Mike Machin fosters community and creativity with the spray can

American graffiti with a mission.

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  • Written by
    Gail Phinney
  • Photographed by
    Monica Orozco

Artist and activist Mike Machin has an unconventional approach to cleaning up the streets and engaging at-risk youth in his San Pedro community: graffiti art. Often derided as a form of vandalism and gang violence, Mike sees beyond those stigmas to some tangible benefits.

“I’m not very good at reaching out to a kid that looks like he needs some help,” he shares, “but I can provide a place that they can come to. I have ideas for facilitating opportunities for people to enjoy art, create art, and there is a different type of satisfaction when you see people enjoying the things you are putting out there.”

Raised in a middle-class neighborhood in Ventura County, Mike became immersed in graffiti art and culture at a pivotal time in the emerging L.A. street scene. He joined the prominent Los Angeles graffiti crew MSK (Mad Society Kings) in 1993—using the tag BUS16—and quickly gained recognition.

“I realized the difference between me, as a young person, and my parents was so huge, but with hip-hop culture and graffiti culture it created a smaller generational gap.”

So when founder and legendary graffiti writer Eklips decided to form his crew into the commercially successful Seventh Letter, Mike was selected as the eighth member. Now he uses his notoriety to help aspiring young graffiti artists.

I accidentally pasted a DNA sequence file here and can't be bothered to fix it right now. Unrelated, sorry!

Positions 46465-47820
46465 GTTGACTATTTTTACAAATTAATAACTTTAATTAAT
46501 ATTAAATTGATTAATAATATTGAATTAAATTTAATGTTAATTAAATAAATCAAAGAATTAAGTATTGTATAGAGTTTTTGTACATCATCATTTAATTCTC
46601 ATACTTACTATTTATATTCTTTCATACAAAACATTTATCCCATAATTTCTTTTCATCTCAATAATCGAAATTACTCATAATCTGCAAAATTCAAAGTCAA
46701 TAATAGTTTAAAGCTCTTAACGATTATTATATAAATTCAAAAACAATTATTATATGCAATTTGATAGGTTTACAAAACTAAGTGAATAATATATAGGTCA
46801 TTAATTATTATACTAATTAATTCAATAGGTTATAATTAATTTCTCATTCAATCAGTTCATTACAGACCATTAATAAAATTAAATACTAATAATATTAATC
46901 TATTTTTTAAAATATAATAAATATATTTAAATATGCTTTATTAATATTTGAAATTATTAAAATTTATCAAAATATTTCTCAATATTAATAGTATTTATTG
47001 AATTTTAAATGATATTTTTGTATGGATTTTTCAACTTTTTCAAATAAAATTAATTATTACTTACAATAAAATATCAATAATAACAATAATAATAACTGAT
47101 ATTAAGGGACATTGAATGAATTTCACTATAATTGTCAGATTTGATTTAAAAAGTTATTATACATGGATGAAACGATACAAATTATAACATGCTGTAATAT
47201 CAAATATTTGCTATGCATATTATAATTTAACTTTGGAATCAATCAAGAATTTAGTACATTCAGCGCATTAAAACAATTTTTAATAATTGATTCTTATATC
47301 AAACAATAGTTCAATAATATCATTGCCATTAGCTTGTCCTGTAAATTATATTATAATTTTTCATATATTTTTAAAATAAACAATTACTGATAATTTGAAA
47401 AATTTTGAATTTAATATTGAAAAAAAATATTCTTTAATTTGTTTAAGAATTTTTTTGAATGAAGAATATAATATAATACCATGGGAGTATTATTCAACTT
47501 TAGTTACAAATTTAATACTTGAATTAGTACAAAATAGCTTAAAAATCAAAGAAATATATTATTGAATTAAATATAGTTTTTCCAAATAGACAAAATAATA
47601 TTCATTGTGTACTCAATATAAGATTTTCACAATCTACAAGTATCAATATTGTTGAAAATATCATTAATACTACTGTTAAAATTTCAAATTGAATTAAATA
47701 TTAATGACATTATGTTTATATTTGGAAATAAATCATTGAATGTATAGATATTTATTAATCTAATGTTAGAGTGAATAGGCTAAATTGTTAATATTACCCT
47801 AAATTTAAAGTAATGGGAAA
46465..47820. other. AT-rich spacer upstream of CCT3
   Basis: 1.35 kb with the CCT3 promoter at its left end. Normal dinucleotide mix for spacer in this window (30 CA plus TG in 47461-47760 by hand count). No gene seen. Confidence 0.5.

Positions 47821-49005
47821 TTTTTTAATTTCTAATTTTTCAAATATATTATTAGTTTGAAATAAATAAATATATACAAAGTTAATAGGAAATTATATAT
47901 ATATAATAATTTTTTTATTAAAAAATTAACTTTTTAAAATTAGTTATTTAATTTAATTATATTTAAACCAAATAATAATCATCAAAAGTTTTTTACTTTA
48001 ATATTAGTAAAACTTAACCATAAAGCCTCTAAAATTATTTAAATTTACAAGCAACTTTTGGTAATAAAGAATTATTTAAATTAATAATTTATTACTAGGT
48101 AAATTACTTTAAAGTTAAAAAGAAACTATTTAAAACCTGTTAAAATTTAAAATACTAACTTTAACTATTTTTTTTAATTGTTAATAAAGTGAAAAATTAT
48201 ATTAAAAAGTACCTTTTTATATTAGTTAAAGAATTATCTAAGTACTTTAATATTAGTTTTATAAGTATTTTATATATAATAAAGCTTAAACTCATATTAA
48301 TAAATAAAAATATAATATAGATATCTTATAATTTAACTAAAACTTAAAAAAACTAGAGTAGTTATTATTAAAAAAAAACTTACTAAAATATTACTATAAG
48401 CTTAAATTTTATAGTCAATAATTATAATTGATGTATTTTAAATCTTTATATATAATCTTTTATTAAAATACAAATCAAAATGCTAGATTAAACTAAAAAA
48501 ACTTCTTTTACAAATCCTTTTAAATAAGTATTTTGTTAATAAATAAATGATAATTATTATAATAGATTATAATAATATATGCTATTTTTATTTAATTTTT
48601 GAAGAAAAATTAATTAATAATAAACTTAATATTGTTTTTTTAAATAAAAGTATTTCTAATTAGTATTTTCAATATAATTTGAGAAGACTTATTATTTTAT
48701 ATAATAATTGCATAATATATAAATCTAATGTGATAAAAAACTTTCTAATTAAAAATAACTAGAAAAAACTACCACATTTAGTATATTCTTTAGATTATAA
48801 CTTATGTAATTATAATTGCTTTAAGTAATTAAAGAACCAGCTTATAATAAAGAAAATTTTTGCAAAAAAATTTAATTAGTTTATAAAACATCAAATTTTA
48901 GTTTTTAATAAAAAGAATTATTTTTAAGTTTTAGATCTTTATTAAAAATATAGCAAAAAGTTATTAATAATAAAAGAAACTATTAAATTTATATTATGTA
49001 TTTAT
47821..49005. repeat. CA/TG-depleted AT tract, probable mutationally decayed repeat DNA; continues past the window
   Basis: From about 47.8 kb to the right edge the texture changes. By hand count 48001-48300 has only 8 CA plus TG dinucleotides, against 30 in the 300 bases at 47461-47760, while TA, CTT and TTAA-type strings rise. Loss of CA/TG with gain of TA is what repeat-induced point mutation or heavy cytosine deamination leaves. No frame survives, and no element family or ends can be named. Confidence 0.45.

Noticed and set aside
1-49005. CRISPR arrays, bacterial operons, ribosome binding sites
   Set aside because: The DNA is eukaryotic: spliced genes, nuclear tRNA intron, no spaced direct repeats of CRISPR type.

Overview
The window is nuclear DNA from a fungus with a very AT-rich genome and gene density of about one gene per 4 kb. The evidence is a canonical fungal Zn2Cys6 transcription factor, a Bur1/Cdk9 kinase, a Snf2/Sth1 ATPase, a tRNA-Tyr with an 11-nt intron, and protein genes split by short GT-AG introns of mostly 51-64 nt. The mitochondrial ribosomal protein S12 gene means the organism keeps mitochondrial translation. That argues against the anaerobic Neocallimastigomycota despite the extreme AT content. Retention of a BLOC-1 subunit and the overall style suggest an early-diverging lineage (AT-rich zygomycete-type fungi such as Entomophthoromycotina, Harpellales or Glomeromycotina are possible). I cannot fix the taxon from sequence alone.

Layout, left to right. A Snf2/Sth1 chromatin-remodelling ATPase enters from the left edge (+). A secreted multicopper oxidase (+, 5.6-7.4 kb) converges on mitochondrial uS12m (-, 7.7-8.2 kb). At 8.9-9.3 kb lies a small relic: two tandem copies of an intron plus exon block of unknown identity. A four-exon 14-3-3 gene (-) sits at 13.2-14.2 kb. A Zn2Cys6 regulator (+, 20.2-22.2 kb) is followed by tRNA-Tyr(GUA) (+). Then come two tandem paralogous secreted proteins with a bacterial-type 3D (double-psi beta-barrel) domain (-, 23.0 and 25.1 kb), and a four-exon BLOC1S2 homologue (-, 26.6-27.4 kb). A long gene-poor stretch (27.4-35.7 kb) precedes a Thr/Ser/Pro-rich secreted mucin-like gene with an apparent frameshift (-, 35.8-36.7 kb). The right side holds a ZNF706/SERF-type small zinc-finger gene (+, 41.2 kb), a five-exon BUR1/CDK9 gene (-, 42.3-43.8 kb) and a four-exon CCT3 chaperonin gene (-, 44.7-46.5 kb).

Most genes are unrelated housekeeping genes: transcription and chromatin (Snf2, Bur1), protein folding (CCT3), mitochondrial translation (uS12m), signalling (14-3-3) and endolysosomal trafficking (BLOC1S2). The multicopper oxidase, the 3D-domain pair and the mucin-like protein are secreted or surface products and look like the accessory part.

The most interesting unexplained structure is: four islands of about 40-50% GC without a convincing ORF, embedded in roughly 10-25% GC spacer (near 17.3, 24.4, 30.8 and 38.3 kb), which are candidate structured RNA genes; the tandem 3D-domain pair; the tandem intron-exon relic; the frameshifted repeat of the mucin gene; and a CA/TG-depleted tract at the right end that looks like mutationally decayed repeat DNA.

“I realized the difference between me, as a young person, and my parents was so huge, but with hip-hop culture and graffiti culture it created a smaller generational gap,” Mike says. “They are still saying all the same shit that we said, and they are still doing all the same shit that we were doing. That’s when I realized that I was a person who did graffiti and went on to support myself in my own business in the arts. It made me realize how lucky I am to be able to do that. I have an opportunity to possibly reach some people if I am a notable graffiti artist. When I meet young people and I tell them who I am, they know I am legit.”

Mike’s decision to establish himself in the San Pedro community was the result of both altruistic desires and practical needs. A 2002 graduate of CalArts, he was running his graphic design company, Machine Studio, from his house in Los Feliz but wanted to do something community-based. At the same time he developed his line of American-made spray paint, called Street Paint, and needed a place to house and sell it.

“I was looking around, and a buddy sent me an LA Weekly article on the First Thursday events and the art scene here. I thought it sounded cool. It seemed like the small-town vibe of San Pedro would fit and I could have more of a presence.”

His nonprofit entity, Community Art Machine (on 6th Street in San Pedro), accomplishes his mission to improve communities with art and hard work though two distinctive projects: Machine Community Art Studio and exhibition space, and C.U.T.S (Cleaning Up the Streets) Crew—specializing in murals and neighborhood beautification in underserved areas.

Machin’s ultimate desire is to establish a permanent graffiti yard. He believes that the more options people have to do it legally and safely, the less it is going to end up on the street.

His latest project, the Mobile Graffiti Yard in partnership with the Palos Verdes Art Center, resulted from difficulties in convincing property owners to allow that to happen. Not only could a mobile system provide walls for people to paint on, it would be a way to prove the graffiti art concept.

“We can document it and show how we just celebrate the arts and hip-hop culture and how it’s a unifying type of thing where there’s all different demographics of people coming together and everybody’s vibing and making art,” he explains. “It’s also creating other opportunities to bridge the gap between street culture and mainstream culture. There’s value in being a middleman between those two worlds, which I’m still trying to figure out. There has to be.”